CANADA FX DEBT-C$ hits fresh 14-month low after oil selloff

    * Canadian dollar at C$1.3766, or 72.64 U.S. cents
    * Loonie touches weakest since February 2016 at C$1.3793
    * Bond prices slightly lower across the yield curve
    * 2-year spread vs Treasuries hits widest in 10 years

    By Fergal Smith
    TORONTO, May 5 (Reuters) - The Canadian dollar weakened to a
fresh 14-month low against its U.S. counterpart on Friday as
U.S. oil prices traded below $44 a barrel before paring losses,
while the domestic economy added fewer jobs than expected in
    Employers added 3,200 jobs last month, short of economists'
forecasts for a gain of 10,000. The unemployment rate
unexpectedly fell to 6.5 percent from 6.7 percent, the lowest
since October 2008.
    That followed a string of robust job gains over the past few
months. But tame wage growth added to the reasons for the Bank
of Canada to stay sidelined, said Paul Ferley, assistant chief
economist at Royal Bank of Canada.
    "It's not getting any indication of pressure on the
inflation front and they are still concerned about potential
trade protectionism emerging in the U.S., so I think they stay
cautious," he said.  
     U.S. President Donald Trump said last week he would
terminate the North American Free Trade Agreement with Canada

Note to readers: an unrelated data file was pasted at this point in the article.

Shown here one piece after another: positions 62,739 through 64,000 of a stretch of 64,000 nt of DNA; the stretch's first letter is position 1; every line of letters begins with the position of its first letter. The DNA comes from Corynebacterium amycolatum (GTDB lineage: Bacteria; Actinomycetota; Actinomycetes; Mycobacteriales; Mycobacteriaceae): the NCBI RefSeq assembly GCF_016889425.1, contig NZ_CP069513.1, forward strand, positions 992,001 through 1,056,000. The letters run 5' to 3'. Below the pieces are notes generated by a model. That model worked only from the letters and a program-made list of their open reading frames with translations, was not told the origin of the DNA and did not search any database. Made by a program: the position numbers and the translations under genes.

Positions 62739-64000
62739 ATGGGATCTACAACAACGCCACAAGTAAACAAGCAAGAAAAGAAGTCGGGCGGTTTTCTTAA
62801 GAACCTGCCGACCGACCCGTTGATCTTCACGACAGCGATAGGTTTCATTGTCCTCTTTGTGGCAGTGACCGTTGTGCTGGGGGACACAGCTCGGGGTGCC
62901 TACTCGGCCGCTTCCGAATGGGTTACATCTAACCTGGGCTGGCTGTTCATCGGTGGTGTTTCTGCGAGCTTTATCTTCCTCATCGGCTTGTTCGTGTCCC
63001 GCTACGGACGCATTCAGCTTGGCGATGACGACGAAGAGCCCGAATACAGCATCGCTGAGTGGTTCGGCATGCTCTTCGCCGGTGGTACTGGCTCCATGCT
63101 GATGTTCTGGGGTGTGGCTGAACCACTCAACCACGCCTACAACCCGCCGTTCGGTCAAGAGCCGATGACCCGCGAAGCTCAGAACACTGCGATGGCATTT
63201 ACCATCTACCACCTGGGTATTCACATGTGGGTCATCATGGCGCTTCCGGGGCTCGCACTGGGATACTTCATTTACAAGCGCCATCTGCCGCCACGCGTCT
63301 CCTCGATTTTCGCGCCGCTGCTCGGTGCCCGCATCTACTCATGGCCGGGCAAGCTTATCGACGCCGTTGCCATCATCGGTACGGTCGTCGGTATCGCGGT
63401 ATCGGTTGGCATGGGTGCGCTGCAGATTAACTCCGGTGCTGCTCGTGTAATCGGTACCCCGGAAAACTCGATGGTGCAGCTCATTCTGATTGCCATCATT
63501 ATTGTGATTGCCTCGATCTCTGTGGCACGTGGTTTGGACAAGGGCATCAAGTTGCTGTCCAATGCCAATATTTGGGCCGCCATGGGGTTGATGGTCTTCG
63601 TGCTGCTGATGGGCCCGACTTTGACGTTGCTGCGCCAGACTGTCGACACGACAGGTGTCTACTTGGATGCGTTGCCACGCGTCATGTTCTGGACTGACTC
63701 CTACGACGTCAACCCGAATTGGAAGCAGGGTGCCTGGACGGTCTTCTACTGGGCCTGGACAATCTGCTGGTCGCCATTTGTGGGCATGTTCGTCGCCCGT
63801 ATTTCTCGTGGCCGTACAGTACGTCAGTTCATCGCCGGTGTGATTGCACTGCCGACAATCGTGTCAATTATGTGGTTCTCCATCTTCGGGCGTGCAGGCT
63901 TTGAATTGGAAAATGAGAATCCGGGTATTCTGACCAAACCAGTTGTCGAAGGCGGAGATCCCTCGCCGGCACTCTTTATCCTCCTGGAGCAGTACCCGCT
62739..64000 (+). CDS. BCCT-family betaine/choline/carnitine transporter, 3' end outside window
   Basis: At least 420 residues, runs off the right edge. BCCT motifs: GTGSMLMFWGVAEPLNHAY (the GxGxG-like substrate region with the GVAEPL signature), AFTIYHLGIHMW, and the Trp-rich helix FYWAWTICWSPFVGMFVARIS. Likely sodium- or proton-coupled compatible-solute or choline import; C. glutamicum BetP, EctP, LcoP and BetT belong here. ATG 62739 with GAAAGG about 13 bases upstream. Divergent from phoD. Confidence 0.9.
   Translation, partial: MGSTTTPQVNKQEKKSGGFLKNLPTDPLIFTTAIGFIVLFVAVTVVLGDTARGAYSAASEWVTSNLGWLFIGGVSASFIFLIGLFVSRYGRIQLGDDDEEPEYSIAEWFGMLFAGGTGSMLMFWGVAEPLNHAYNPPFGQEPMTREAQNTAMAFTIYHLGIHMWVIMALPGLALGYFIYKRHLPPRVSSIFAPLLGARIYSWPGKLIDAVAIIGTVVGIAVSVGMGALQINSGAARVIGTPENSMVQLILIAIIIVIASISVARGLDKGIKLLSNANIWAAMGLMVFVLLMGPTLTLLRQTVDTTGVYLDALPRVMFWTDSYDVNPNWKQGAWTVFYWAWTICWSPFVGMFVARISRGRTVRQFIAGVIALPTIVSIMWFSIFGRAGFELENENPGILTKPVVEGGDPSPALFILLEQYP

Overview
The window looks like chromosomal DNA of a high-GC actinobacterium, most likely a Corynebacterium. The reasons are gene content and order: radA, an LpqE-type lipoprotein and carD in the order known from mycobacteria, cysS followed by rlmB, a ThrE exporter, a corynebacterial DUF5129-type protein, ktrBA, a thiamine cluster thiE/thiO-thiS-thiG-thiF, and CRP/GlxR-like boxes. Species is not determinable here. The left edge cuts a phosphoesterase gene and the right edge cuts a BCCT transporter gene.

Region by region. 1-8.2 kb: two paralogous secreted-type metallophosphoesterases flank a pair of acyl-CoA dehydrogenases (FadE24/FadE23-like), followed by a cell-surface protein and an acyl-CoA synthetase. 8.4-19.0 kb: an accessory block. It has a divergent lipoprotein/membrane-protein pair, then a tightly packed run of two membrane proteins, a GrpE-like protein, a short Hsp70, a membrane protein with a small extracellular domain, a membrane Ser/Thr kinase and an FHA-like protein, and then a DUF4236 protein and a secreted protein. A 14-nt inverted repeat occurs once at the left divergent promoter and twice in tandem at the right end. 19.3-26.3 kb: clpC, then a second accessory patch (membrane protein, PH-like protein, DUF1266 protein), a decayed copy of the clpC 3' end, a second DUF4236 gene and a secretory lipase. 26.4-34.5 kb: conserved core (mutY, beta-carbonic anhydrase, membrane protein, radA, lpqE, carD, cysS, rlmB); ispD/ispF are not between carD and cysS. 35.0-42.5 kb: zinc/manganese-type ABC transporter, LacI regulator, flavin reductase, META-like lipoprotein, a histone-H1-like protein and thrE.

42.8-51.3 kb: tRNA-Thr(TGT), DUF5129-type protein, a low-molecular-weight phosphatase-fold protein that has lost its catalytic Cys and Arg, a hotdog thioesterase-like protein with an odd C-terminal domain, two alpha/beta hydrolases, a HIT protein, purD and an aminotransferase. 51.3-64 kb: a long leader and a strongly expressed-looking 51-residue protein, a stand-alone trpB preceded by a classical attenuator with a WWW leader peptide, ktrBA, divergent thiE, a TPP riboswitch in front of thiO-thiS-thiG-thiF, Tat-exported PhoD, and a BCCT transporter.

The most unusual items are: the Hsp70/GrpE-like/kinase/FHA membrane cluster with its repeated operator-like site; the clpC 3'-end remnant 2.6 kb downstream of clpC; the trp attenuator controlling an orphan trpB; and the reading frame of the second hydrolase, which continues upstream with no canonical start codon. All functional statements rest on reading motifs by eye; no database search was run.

and Mexico if negotiations on the accord became "unserious."
    Price of oil, one of Canada's major exports, fell to fresh
five-month lows on concerns about a persistent glut despite
assurances from Saudi Arabia that Russia was ready to join
Organization of the Petroleum Exporting Countries in extending
supply cuts.             
    U.S. crude        prices were down 0.29 percent at $45.39 a
    At 9:15 a.m. ET (1315 GMT), the Canadian dollar          was
trading at C$1.3766 to the greenback, or 72.64 U.S. cents, down
0.1 percent, according to Reuters data.
    The currency's strongest level of the session was C$1.3748,
while it touched its weakest since February 2016 at C$1.3793.
    Modest losses for the loonie came as U.S. jobs data showed
signs of a tightening labor market that could seal the case for
a Federal Reserve interest rate increase next month.
    Canadian government bond prices were slightly lower across
the yield curve in sympathy with U.S. Treasuries. The two-year
           fell 1.5 Canadian cents to yield 0.691 percent and
the 10-year             declined 10 Canadian cents to yield
1.549 percent.
    The 2-year yield fell 1.3 basis points further below its
U.S. equivalent to a spread of -63.9 basis points, its widest
since April 2007.

 (Reporting by Fergal Smith; Editing by Meredith Mazzilli)